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Legislative Assembly for the ACT: 2015 Week 10 Hansard (15 September) . .

Page.. 3031..

Indigenous Taiwanese now form two per cent of Taiwan's population, which is similar to the proportion of Australians who are Indigenous, and they number around 500,000. Like Indigenous Australians, Indigenous Taiwanese form a number of nations, with 15 "tribes" officially recognised by Taiwan's government, with a small number still unrecognised.

Indigenous Taiwanese are a Taiwanese ethnic group of Austronesian heritage. There is a strong view in academia that many of the cultures and languages across Oceania and the Indonesian archipelago originate in Taiwan, making Taiwan the primogenitor of many of our region's societies. Indigenous Taiwanese were the original inhabitants of Taiwan until mass Chinese immigration to Taiwan during the Qing dynasty shifted Taiwan's demographics in favour of Han Chinese, who now form over 95 per cent of Taiwan's population.

During the visit to Taiwan, the Assembly delegation, including me, met with representatives of the Taiwan Indigenous community. A detailed briefing of the current situation for Indigenous people in Taiwan was followed by a wide-ranging discussion that covered comparative health issues in Taiwan and Australia, land rights, education and cultural support. Of particular interest to me in this briefing were the provisions on indigenous cooperation in the recent trade agreement between Taiwan and New Zealand. These are designed to grow and enable trade as well as facilitate cultural and people-to-people links between New Zealand Maori and the Indigenous people of Taiwan.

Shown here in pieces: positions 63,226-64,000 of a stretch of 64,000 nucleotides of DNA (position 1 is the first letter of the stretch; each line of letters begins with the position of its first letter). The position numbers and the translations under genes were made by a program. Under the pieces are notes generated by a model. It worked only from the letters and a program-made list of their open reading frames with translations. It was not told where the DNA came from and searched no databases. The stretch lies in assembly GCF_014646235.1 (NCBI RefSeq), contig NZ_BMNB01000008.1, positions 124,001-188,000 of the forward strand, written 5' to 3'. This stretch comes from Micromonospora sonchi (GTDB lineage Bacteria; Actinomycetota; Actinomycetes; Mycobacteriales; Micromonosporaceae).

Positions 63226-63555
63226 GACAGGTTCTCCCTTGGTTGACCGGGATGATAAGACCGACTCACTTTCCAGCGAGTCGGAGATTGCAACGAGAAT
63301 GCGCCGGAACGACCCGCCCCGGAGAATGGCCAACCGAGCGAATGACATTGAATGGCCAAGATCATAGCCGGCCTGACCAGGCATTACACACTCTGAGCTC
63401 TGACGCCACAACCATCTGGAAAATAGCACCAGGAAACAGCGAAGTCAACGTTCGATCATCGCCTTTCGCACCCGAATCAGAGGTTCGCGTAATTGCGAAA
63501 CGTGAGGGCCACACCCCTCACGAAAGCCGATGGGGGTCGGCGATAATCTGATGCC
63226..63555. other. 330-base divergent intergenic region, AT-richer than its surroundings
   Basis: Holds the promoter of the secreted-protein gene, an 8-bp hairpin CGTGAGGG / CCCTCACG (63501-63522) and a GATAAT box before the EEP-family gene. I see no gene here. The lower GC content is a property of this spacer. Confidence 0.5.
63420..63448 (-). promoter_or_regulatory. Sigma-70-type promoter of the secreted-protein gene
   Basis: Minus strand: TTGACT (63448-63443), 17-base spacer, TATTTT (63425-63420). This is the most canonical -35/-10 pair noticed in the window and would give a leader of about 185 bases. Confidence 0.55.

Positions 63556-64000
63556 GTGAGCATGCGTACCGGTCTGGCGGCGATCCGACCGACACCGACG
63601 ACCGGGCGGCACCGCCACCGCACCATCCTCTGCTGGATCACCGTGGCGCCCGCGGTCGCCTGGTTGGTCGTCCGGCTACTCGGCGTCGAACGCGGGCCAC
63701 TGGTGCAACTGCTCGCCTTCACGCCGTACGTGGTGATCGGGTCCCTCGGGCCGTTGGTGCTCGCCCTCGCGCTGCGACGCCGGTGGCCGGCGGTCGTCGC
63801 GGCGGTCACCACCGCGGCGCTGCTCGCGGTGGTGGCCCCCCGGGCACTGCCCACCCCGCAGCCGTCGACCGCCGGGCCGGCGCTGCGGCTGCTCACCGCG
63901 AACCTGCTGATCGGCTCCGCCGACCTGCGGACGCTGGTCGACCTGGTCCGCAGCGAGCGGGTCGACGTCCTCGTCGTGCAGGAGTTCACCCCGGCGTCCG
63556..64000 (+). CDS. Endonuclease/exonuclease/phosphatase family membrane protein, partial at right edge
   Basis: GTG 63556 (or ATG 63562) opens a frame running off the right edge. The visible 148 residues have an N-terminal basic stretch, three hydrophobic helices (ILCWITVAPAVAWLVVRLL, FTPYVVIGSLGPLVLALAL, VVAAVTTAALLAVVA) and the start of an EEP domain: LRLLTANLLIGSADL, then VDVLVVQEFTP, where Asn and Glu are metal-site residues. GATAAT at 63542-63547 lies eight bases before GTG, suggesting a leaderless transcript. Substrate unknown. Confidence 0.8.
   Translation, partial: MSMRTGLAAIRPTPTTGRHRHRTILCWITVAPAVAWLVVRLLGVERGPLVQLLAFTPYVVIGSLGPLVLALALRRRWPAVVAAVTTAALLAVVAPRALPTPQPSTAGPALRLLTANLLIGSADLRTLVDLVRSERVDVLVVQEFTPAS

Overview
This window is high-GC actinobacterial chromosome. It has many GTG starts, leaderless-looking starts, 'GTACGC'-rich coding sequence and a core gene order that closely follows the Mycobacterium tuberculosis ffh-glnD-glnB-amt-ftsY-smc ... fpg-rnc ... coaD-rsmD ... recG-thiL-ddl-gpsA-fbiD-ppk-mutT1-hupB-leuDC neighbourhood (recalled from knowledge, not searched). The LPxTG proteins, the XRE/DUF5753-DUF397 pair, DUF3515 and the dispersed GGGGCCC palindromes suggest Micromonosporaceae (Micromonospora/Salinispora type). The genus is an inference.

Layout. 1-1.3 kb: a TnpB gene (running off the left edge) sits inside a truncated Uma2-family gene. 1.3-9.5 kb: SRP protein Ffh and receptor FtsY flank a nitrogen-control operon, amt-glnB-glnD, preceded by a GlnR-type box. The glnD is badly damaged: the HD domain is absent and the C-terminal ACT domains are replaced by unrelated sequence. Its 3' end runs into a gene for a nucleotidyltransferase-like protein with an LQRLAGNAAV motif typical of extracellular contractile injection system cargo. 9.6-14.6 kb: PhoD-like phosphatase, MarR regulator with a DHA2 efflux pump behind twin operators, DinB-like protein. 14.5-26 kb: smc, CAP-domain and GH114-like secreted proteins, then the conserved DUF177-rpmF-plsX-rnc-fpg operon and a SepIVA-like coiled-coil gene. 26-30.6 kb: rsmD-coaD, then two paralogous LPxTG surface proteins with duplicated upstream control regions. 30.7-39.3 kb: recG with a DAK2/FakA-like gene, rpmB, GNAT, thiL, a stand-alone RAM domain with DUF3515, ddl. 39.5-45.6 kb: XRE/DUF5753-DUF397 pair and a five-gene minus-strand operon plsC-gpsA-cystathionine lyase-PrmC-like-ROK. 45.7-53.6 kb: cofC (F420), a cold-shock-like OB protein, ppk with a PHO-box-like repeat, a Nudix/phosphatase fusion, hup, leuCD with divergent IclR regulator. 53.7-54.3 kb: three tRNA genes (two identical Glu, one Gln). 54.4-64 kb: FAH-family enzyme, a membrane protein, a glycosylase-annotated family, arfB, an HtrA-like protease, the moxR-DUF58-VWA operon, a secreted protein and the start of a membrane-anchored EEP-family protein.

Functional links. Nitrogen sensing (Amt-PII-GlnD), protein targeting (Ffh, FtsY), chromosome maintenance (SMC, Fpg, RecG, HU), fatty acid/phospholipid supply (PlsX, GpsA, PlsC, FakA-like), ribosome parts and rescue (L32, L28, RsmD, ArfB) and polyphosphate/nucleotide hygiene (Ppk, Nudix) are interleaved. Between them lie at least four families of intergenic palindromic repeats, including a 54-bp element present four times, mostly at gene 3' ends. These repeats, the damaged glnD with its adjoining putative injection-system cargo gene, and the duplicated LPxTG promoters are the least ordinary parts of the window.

Indigenous Taiwanese and Indigenous Australians share similar struggles. Both groups are fighting to preserve their cultures and languages in a colonised land and ensure that their cultures play a significant role in their national societies. Both groups also face the challenges of lower health and economic outcomes than their national peers.

Indigenous Taiwanese have made important contributions to Taiwan that we can learn from, including their struggle for self-determination since the 1980s and their efforts to incorporate their cultural pride into broader Taiwanese and even international culture. Indigenous Taiwanese peoples' contribution to international culture include the noted Taiwanese pop singer A-Mei.

At a political level, Indigenous Taiwanese struggle for equality and political rights. As the Taiwanese government liberalised and became more democratic during the late 1980s and 1990s, policies towards Indigenous Taiwanese culture changed from trying to force them to adopt Han Chinese culture and language towards preservation and promotion. The Taiwanese legislature now has six of its 113 seats reserved for representatives elected by Indigenous voters.

The struggles of Indigenous Taiwanese, while unique, have many common characteristics with that of Indigenous peoples across the world, including here in Australia. I certainly appreciated this unique opportunity to learn more of Taiwan and its peoples, and I look forward to the friendship continuing to grow in the future.

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